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Multivitamins ‘do not reduce major cardiovascular events’

Multivitamin supplements do not reduce the risk of major cardiovascular events in men and should only be taken if a patient’s nutritional status warrants it, say US researchers.

The 13-year study into 14,461 men aged over 50 years, randomised to receive either a multivitamin or placebo, found a non-significant difference of 1% between the two groups in the risk of major cardiovascular events.

Patients were excluded if they reported taking anticoagulants or a history of liver cirrhosis.

There was also no difference in the risk of myocardial infarction, with only a non-significant 7% decrease in risk for those taking multivitamin compared to men on placebo.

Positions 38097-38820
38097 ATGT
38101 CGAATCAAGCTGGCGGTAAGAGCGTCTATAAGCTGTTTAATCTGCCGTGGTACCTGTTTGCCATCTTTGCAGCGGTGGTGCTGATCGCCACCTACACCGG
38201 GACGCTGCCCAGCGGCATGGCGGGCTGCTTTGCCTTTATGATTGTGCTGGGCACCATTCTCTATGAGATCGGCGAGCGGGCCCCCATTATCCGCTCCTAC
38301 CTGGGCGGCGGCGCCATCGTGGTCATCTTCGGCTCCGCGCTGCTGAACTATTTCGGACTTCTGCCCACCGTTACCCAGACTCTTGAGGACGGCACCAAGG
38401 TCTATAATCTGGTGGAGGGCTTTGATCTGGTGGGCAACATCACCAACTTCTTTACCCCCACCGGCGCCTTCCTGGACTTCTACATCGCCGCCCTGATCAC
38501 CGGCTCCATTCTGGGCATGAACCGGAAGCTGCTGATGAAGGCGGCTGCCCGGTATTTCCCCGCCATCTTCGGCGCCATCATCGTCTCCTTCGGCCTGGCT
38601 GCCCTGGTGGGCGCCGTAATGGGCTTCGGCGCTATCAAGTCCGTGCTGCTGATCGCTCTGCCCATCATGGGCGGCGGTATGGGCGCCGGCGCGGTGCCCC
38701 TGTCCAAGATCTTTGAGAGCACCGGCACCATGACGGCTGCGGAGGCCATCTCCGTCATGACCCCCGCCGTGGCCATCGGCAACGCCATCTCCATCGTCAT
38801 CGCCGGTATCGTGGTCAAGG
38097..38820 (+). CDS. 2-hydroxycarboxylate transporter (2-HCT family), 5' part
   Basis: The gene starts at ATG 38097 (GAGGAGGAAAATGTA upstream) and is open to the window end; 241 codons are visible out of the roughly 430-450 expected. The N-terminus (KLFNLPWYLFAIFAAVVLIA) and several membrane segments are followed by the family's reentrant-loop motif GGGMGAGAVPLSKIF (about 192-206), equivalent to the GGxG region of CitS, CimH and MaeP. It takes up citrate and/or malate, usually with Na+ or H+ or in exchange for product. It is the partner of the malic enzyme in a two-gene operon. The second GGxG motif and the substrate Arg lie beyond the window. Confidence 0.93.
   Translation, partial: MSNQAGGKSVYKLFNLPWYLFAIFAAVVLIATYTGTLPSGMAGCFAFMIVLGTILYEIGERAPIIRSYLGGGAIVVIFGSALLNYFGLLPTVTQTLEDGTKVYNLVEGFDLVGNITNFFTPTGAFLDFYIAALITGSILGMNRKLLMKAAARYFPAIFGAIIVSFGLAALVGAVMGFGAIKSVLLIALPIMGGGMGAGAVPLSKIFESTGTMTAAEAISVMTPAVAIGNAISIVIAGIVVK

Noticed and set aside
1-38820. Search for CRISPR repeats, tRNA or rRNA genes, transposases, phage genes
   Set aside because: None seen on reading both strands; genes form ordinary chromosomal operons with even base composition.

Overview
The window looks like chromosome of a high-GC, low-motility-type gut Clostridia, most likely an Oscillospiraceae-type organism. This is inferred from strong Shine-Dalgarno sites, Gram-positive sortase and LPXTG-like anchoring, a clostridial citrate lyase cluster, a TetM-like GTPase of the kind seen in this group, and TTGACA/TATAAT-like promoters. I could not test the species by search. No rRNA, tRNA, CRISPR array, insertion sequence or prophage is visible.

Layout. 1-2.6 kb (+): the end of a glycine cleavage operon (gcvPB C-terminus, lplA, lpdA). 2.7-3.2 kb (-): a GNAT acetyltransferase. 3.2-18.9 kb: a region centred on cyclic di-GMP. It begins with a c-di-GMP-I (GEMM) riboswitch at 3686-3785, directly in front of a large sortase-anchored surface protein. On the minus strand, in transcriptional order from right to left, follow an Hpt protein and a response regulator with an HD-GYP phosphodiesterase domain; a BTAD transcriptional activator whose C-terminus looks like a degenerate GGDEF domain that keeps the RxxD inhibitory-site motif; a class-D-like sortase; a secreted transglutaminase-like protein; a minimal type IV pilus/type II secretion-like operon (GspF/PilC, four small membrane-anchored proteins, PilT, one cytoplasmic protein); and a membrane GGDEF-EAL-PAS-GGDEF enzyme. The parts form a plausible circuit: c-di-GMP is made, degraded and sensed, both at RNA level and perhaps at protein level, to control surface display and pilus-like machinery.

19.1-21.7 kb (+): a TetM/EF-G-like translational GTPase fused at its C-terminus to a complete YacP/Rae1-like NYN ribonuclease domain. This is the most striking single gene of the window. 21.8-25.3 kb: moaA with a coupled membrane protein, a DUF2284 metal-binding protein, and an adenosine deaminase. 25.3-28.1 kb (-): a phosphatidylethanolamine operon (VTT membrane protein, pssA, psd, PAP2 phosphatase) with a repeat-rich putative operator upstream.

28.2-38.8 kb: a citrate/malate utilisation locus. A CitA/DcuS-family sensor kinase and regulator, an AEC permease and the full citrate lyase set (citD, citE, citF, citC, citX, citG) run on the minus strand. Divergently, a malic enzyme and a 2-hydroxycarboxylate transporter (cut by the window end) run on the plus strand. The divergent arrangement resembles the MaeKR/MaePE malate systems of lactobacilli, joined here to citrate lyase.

The difference in total stroke risk between the multivitamin group, compared with the placebo group, was also non-significant between the two groups, despite a 6% increase in risk for participants taking multivitamins.

The authors concluded: ‘These data do not support multivitamin use to prevent cardiovascular disease. Whether to take a daily multivitamin mmummrequires consideration of an individual’s nutritional status.’

JAMA 2012, available online 5 November


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